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Celtics Offseason Recap

The Celtics’ first offseason with Brad Stevens as general manager did not exactly light up the headlines, but he made many moves that could eventually help out the Celtics on their quest to secure an NBA title.

 Stevens’ first official move as GM was to trade Kemba Walker, the 16th overall pick in the draft , and a 2025 2nd round pick to the Oklahoma City Thunder in return for Al Horford, Moses Brown, and a 2023 2nd round pick. Walker’s contract prohibited the chances of the Celtics acquiring a 3rd star to pair with Jayson Tatum and Jaylen Brown, and this trade was effectively a salary dump of Kemba’s prohibitive contract (using the 16th pick as bait). In return for one season of Horford until his expensive contract expires, and Moses Brown. A few weeks later, Moses Brown was traded to the Mavericks for Josh Richardson, giving the Celtics an elite backcourt defender if he can rediscover his three-point shot from his time with the Heat as a playoff-caliber starting shooting guard. 

In the draft, the Celtics had a singular draft pick, the 45th overall selection. They selected French point guard Juhann Begerin who will play in the French Pro League for at least the 2021-2022 season. The team also signed the undrafted free agent, Sam Hauser, out of Virginia. After Evan Fournier had already agreed to a contract with the Knicks at the start of free agency, the Celtics completed a sign and trade with New York. They sent a 2023 2nd round pick to the Knicks in return for a $17.2 million trade exception. This move is similar to the Gordon Hayward sign and trade last offseason. The Celtics also sent out a 2nd round pick and received a significant trade exception for a player who had already decided to sign with another team. The Celtics can use this trade exception to acquire a player worth up to $17.2 million without sending a similar salary back in return, even if the team is over the cap until the end of the 2022 offseason. They then traded Tristian Thompson to the Kings as part of a three-team deal in which the Hawks sent center Bruno Fernando and point guard elite defensive stopper Kris Dunn to the Celtics. The Celtics’ most prominent free agent signings brought back Enes Kanter, who played with Portland last season and signed point guard Dennis Schröder for $5.9 million. The Schröder signing, in particular, is an extremely wise move as he tries to rebuild his value after a poor season in 2020-2021 with the Lakers. Schröder turned down a four-year $80 million extension before the season and will likely start the majority of the Celtics games this season and can be effective as both a facilitator and on locking down the opposing team’s top guard.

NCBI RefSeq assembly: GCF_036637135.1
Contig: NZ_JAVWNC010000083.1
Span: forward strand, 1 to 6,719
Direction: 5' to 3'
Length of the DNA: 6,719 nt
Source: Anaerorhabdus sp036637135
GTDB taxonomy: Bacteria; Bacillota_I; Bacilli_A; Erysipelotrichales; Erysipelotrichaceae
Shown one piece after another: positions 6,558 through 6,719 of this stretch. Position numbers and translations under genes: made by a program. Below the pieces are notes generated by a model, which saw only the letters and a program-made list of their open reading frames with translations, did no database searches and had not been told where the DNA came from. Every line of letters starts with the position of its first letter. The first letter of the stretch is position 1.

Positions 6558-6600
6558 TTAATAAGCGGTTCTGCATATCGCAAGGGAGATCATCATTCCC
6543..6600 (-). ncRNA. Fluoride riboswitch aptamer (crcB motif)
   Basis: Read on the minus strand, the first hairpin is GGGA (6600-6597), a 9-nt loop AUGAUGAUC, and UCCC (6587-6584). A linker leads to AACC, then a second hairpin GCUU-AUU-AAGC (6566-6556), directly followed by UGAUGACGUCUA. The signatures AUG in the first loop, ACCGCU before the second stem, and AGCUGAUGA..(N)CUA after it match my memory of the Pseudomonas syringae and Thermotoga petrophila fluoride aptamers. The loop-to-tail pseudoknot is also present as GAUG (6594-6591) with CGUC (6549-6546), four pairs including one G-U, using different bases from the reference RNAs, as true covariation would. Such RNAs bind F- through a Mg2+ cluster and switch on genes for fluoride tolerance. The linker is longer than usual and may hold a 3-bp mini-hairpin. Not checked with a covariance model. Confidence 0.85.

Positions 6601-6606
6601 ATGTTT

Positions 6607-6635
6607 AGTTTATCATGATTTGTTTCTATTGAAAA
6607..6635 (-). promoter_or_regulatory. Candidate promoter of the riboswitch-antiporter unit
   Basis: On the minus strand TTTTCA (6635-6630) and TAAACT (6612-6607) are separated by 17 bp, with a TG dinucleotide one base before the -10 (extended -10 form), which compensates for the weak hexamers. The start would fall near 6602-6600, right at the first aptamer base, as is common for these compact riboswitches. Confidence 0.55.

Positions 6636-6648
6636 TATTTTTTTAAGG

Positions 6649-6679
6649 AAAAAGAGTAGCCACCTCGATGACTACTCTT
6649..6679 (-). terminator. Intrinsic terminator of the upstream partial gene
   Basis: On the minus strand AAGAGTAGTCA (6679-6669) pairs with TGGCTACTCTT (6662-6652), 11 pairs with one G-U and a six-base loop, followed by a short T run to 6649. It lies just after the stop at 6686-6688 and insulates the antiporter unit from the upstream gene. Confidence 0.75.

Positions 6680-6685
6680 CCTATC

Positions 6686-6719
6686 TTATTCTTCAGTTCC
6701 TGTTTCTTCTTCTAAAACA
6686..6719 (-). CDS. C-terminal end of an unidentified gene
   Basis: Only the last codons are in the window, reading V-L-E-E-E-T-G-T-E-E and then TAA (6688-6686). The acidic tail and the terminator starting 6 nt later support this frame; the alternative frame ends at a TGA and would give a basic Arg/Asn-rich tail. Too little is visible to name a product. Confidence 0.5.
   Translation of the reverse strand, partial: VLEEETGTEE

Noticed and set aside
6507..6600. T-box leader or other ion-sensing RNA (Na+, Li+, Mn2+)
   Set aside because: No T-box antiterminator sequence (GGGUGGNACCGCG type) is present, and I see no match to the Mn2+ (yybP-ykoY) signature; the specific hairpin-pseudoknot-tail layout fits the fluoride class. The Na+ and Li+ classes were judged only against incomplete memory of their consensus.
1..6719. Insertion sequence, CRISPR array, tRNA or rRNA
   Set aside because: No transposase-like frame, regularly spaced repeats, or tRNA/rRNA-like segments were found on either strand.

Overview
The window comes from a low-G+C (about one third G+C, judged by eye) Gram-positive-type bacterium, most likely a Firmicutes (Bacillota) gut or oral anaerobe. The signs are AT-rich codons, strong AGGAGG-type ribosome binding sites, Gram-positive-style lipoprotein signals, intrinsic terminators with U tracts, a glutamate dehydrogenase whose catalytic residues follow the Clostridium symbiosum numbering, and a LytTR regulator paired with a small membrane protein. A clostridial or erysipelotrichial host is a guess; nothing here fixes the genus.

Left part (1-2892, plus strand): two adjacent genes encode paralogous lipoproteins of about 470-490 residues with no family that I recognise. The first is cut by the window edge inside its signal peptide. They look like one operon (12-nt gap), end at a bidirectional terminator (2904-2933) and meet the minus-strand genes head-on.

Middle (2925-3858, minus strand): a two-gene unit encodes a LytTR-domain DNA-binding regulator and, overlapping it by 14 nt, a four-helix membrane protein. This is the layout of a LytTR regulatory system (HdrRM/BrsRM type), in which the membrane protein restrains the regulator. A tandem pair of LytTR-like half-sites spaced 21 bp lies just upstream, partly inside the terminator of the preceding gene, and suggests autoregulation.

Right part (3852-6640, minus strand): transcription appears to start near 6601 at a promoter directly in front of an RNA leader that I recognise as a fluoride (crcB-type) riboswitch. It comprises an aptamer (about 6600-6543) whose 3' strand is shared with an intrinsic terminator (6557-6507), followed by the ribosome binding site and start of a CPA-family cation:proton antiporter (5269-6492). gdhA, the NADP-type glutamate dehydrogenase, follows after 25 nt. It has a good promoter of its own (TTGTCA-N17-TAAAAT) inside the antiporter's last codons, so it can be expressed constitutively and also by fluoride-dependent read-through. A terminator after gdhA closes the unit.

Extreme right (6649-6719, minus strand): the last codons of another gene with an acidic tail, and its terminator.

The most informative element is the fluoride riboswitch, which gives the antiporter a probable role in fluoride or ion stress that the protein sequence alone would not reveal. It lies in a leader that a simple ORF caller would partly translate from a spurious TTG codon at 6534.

Even with all the trades and signings, the most significant long-term moves for the Celtics were the extensions given to Marcus Smart, Robert Williams, and Josh Richardson within the same week. Smart signed a four-year contract worth $77 million, Williams signed a four-year contract worth $54 million, and Richardson signed for two years $24 million. While these moves on the surface would appear to hurt the Celtics chances of acquiring a 3rd star, I think that Stevens purposely locked up all of Smart, Williams, and Richardson now instead of waiting until they were free agents next offseason to potentially prevent losing them for nothing, while still having the ability to use them in a trade for someone like Bradley Beal or Zach LaVine at the trade deadline or next season. Marcus Smart’s trade kicker supports this assumption as a stipulation of his extension is that he will be paid more money if traded before his current extension ends. The Celtics then finished up their offseason by signing former Jazz forward Juwan Morgan to a non-guaranteed deal and trading the recently signed Kris Dunn and former second-round pick Carsen Edwards to the Grizzlies for Juancho Hernangomez. He will add needed big man depth behind Robert Williams as Jayson Tatum isn’t a true power forward. 

The Celtics had a relatively good offseason in terms of adding help towards this year’s team’s chances of contending while still keeping flexibility for the future in terms of trading for a 3rd star, a reasonable goal to accomplish in the next year or two. 


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